On the way home from school, a short walk down a broken sidewalk, across a busy street, 6-year-old Tyrika Washington skips over broken glass, happy with what she has learned today and will learn tomorrow.
"Nine times nine is 81. Can you spell brontosaurus? Can you write in cursive? Will you teach me how?" Tyrika chirps. Her little hand is warm and trusting inside the bigger one she clasps.
"I read today, faster than anybody."
Tyrika has read for the governor of Maryland. She has read for the academic researchers. She has read for her classmates, and she out-reads them all.
A tiny first-grader, Tyrika has been reading with second-graders all year. She could probably move even higher at City Springs Elementary School, but people there worry that she would be intimidated by the big kids.
At City Springs, Tyrika is easily the best reader in a first-grade class that overall is doing much better than others before it. In Harriet Brown's class, 10 children called the Eagles will end the year ready for a textbook that its authors say is third-grade level.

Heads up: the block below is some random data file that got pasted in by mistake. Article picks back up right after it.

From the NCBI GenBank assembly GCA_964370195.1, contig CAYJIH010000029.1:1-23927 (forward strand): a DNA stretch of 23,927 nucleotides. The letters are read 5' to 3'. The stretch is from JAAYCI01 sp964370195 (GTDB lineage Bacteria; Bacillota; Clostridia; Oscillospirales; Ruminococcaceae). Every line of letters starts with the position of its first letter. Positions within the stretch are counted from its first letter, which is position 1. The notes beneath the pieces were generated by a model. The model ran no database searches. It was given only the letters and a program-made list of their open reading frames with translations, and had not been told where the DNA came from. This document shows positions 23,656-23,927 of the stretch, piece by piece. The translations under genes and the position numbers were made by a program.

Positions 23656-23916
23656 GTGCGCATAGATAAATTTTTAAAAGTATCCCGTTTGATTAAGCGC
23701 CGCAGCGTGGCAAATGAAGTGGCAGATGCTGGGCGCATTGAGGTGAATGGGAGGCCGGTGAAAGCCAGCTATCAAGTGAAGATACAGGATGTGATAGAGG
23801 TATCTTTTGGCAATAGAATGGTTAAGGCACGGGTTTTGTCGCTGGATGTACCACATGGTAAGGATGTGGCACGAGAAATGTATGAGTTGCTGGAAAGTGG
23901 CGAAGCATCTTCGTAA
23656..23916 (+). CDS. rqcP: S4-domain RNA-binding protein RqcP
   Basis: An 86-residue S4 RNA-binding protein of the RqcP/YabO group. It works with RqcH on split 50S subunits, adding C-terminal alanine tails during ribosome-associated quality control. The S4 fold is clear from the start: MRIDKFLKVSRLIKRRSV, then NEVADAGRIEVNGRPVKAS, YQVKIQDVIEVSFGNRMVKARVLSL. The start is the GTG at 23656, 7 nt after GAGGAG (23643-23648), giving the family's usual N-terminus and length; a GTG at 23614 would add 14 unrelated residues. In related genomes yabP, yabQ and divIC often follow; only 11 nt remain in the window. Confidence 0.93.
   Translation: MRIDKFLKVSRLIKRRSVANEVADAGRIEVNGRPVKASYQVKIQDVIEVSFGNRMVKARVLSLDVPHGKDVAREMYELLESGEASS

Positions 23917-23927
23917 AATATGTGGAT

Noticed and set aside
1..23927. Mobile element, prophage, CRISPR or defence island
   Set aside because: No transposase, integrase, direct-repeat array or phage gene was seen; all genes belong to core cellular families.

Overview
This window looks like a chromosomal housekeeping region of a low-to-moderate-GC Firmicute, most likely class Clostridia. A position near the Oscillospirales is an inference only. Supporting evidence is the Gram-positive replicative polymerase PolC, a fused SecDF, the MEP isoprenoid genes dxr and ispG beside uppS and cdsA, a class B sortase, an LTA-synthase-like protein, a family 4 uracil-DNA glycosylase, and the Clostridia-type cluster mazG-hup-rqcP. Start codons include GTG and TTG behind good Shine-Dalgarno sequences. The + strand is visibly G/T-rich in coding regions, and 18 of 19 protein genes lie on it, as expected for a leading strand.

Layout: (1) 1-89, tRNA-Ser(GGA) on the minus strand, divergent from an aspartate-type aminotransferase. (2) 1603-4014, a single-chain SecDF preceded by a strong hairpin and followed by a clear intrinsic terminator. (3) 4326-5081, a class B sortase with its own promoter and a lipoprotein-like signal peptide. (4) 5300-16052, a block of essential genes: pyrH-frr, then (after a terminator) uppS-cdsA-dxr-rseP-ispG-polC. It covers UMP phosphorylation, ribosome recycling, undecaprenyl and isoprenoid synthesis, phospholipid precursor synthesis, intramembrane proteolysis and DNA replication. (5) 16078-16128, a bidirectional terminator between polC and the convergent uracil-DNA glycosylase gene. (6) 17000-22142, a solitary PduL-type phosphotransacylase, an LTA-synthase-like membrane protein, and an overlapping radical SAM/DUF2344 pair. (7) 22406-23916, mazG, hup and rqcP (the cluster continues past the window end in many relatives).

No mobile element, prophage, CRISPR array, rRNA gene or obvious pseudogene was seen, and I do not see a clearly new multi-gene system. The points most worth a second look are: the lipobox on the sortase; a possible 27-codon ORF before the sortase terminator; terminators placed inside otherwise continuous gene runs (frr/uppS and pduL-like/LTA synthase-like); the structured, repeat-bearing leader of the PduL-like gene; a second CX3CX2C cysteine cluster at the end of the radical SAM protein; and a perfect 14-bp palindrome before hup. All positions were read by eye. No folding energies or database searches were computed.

Along with the Eagles, Tyrika and another classmate, Kevin Davis, defy the stereotypes and put to a lie the notion that inner-city children can't perform as well as suburban kids.
Sure, these City Springs children are poor. Mostly, their mothers are single. Mostly, they live in public housing, some of it so miserable it is to be torn down.
They are what demographers call "at risk."
And yet, these children seem to have the important things for which statistics can't account. They have eager, inquisitive minds that delight in learning. They have parents who care.
Most of all, they have parents who care about education.
Tyrika's mother, Yvette Benton, is very clear about that.
"I just try to take it one day at a time, and I let them know how hard it is and I am struggling, and if they want to get something out of life, they have to go to school," Benton says.
Benton is ironing her uniform pants on a towel spread on top of the washing machine in their cramped apartment in Perkins Homes.
It is 3: 30 p.m. and Tyrika and her brother, Dominique, 8, are just home from school.